Ecuador licenses a second life-saving HIV/AIDS treatment to local pharmaceutical firm
On November 12, 2012, Ecuador authorized cost-cutting generic competition for yet another lifesaving but patented HIV/AIDS treatment. The compulsory license (in official Spanish) and an English summary of the text can be found under "Technical Documents".
This decision comes on the heels of both Indonesia’s licenses for seven HIV/AIDS and hepatitis B treatments, as well as India’s license for sorafenib, a cancer drug, earlier this year in addition to important successful patent oppositions in Brazil and India.
Ecuador has become a leader in the fight for access to affordable medicines. In 2009, President Correa declared access to priority medicines affecting the health of the Ecuadorean population to be a matter of public interest, effectively clearing the way for generic competition. The President declared: “compulsory licenses may be granted for patents on any human use medicine that may be necessary for treatment,” inaugurating a licensing protocol. President Correa spoke on live television for several minutes on the specific subject of compulsory licensing. In 2010, the country issued its first license for ritonavir, a component of the HIV/AIDS treatment Kaletra, cutting bid prices by about 27%. Read more about the development of Ecuador’s compulsory licensing protocol.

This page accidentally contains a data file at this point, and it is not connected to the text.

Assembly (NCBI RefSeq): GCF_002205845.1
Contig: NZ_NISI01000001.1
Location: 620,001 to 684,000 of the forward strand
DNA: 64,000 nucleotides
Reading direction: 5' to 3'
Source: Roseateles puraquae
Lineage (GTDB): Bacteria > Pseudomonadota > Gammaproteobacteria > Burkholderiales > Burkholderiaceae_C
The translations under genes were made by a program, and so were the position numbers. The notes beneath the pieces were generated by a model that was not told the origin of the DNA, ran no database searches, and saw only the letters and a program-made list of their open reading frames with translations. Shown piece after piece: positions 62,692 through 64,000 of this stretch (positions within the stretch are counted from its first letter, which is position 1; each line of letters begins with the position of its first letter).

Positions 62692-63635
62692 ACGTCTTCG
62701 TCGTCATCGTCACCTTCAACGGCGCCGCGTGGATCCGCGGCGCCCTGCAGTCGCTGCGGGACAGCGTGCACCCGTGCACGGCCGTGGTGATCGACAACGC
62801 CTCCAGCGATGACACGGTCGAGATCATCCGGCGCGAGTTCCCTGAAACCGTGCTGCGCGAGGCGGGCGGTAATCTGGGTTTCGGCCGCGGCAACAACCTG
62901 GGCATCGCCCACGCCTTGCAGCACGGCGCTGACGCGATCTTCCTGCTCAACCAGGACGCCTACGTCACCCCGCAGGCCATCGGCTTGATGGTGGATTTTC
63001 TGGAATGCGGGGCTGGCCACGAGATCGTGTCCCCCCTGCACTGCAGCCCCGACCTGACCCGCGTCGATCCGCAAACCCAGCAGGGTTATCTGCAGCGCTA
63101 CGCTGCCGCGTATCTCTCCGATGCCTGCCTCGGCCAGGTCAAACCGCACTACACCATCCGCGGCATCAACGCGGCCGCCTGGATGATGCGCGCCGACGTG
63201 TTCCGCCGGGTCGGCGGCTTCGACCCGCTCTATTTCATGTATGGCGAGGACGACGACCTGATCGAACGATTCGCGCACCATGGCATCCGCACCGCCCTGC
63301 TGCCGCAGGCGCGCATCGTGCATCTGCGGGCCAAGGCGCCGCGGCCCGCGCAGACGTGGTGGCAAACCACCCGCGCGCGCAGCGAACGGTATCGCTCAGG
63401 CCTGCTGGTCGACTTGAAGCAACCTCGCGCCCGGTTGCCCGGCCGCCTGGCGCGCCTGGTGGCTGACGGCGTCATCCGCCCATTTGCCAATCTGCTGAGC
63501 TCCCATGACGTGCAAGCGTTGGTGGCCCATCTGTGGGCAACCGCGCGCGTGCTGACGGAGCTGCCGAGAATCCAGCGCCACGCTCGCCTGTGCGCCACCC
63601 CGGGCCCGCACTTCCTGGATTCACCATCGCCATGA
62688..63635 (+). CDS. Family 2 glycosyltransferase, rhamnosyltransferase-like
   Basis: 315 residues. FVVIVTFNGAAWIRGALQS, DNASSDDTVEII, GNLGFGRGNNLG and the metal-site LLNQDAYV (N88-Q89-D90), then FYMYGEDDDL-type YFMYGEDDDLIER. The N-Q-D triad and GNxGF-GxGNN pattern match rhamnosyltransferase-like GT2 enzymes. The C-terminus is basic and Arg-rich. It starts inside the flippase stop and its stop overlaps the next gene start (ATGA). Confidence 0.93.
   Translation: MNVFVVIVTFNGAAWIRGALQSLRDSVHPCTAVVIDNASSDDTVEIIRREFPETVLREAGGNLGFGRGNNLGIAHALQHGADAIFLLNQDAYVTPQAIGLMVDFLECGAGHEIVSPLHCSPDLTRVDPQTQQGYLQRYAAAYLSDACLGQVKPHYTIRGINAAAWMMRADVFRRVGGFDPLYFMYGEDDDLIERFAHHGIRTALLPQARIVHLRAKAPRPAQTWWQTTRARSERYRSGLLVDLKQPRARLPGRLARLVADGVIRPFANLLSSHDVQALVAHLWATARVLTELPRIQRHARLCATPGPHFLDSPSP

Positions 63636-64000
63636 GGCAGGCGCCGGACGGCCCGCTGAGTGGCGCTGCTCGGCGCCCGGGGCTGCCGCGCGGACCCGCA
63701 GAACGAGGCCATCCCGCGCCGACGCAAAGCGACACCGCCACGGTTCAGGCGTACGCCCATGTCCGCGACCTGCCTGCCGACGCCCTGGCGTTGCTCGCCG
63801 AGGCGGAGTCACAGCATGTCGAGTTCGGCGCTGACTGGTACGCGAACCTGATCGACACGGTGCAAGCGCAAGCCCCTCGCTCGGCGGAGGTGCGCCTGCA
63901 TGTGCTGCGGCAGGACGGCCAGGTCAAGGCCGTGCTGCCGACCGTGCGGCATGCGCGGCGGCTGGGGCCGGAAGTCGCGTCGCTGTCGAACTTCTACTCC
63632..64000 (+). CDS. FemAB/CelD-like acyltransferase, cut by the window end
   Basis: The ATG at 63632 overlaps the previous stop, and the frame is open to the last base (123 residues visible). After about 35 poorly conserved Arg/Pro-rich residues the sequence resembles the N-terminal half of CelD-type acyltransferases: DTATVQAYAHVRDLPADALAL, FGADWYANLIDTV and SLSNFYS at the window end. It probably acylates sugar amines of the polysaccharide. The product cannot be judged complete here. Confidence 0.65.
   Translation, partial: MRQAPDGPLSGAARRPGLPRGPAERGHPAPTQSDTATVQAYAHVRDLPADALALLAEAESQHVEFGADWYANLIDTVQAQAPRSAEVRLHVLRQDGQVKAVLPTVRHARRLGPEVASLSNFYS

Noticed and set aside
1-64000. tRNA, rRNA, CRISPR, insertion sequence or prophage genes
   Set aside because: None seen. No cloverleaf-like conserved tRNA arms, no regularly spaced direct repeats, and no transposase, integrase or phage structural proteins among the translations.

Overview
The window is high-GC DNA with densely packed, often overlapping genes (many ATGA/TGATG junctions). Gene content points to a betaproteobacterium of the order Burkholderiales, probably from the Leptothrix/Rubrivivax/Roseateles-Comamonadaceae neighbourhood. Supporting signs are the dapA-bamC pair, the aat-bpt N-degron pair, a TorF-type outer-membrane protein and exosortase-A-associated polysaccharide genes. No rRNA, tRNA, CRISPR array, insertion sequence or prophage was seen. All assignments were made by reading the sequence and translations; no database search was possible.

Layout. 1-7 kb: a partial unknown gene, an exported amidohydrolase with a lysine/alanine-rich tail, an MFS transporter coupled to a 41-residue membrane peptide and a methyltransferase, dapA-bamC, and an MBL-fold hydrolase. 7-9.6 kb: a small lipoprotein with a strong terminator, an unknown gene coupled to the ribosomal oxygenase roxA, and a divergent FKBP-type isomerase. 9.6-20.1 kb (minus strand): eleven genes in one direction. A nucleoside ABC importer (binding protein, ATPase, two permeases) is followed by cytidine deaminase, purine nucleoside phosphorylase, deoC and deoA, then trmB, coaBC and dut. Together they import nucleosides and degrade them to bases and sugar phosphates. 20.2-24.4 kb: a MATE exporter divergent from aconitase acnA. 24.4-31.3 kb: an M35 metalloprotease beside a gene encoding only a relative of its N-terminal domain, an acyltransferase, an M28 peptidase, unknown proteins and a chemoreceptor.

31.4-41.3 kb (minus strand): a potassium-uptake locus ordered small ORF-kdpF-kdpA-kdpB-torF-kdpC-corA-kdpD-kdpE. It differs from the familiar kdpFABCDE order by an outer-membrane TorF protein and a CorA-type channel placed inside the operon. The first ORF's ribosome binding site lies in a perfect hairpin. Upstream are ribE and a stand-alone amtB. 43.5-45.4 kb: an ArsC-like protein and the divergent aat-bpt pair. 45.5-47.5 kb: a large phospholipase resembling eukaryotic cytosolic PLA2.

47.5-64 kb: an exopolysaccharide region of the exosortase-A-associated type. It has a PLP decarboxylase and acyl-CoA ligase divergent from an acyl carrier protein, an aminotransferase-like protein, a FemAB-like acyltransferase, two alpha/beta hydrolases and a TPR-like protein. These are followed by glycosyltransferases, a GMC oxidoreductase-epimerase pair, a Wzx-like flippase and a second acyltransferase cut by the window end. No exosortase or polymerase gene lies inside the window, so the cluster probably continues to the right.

It is estimated that about 37,000 individuals in Ecuador are affected by HIV/AIDS with approximately 2,000 new infections every year. According to a 2011 report conducted by the Ministry of Public Health, 6,765 people were registered as being on ARV treatment in 2010. The report states that the government seeks to expand access to ARV treatment by 20% annually and has budgeted 3,431,094.00 USD between 2011-2013 for the purchase of second and third-line treatments.
The government’s move to issue a compulsory license (CL) to Acromax, a firm based in Ecuador, will allow Acromax to import and locally produce Glaxo’s patented abacavir+lamivudine combination (ABC+3TC), a second-line treatment in Ecuador. The license should enable the government to expand access to affordable treatments. It could also facilitate development of industrial capacity, as this is the first Ecuadorean license intended to enable local production of the product.
Ecuador expanded its compulsory licensing protocol despite counter-CL efforts by the U.S. government and pharmaceutical companies. In April 2011, an Ecuadorean newspaper published Wikileaks cables from U.S. Embassy personnel to the U.S. Department of State, showing the United States, multinational pharmaceutical companies, and three Ministers within the government shared information and worked to undermine Ecuador's emerging policy. According to the cables, shortly before President Correa issued Decree 118, the U.S. mission in Quito explored organizing wealthy countries with patent-based pharmaceutical industries against Ecuador’s policy. This effort apparently met with relatively little interest. The leaks can be found here.